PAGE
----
On April 13, 2018, Project Exploration kicked off its NSF-funded award, Project SYSTEMIC, by convening the Austin STEM Leadership Board. Our inaugural meeting took place at the new West Side STEM Learning Center, located in the George Leland Elementary School annex building.

Members of this local leadership team represent a wide range of community stakeholders, including ministry, education, social services, young adults, and community-based organizations. Collectively, the members have decades of experience working within the Austin neighborhood of Chicago, particularly in the area of STEM education.

Through our discussion, the Board members strategized on how and who to recruit a broad range of residents and stakeholders to small community meetings called problem-structuring method sessions. These sessions are the heart of Project SYSTEMIC, where community voices and perspectives drive the development of a system-wide STEM learning map for the Austin neighborhood.

Reaching Residents Through Trusted Leadership and Networks

Through our experience in community engagement and youth program recruitment, we know the importance and value of working with trusted leadership and existing networks in communities. Efforts to broadly engage more youth from communities underrepresented in the sciences often position communities as “needy” and tend to overlook the assets, resources, and expertise within the community itself. In contrast, Project SYSTEMIC’s asset-based approach positions the community as experts and problem-solvers.

Why Local Leadership Matters

Here are some of the reason why we established the Austin STEM Leadership Board for Project SYSTEMIC:

  • The community has already been working on issues of STEM education access and opportunity. We begin with the assumption that local leaders, community stakeholders, and residents have already been thinking deeply and acting to improve the STEM education landscape of the neighborhood before this project. We think this is important because the concept of broadening participation as an “intervention” lends itself to erasing the historical and current efforts of local stakeholders in resisting and challenging the social structures that impact access, equity, engagement, such as systemic racism and institutional bias.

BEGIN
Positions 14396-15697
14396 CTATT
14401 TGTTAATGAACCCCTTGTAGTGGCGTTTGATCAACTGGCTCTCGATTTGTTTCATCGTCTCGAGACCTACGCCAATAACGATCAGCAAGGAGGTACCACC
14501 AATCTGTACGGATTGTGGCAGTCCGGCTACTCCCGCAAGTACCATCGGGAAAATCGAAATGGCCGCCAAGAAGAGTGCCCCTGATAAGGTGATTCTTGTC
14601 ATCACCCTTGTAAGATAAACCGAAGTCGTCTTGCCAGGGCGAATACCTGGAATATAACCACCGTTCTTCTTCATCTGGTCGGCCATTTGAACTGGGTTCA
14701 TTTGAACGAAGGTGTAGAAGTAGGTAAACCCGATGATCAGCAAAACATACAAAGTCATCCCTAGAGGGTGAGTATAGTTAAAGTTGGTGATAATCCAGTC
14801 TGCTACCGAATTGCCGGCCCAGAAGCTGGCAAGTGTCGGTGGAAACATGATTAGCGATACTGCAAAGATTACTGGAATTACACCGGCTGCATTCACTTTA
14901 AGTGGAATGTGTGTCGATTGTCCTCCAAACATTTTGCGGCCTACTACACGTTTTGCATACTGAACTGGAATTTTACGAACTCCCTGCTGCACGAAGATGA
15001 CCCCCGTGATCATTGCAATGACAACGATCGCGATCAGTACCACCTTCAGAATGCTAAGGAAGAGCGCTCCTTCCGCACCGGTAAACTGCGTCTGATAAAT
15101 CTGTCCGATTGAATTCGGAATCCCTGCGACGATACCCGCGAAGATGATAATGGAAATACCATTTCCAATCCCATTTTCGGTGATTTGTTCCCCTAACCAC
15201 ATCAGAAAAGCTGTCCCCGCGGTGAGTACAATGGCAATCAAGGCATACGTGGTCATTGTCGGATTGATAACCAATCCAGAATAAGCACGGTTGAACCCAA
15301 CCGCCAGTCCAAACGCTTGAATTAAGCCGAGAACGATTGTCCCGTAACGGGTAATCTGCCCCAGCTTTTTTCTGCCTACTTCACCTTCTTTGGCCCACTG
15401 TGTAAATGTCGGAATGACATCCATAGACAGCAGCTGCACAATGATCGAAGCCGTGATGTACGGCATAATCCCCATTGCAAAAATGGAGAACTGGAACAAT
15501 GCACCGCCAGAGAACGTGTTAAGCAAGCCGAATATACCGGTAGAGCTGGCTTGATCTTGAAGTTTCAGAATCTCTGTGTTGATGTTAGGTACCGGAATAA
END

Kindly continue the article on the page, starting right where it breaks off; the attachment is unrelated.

• STEM education is not a siloed effort. Given that the challenges to equity and access are often systemic, there is a wide range of networks and organizations that intersect with STEM education, including ministry, social service workers, daycare providers, and local businesses. Leadership from this wide range of sectors helps us ensure that we are hearing from as many voices as possible.
  • Mutual trust is key. Project Exploration has been working in the Austin community, with individual members of the Board, for over two years. Mutual trust allows us to engage with Board members as community ambassadors who will speak to residents and stakeholders at existing communities, where they are trusted leaders.

The Austin STEM Leadership Board will convene again later in the year to discuss the systems maps created by community stakeholders about the neighborhood’s STEM learning ecosystem.

Project SYSTEMIC:  A Systems-Thinking Approach to STEM Ecosystem Development in Chicago Funded by the National Science Foundation

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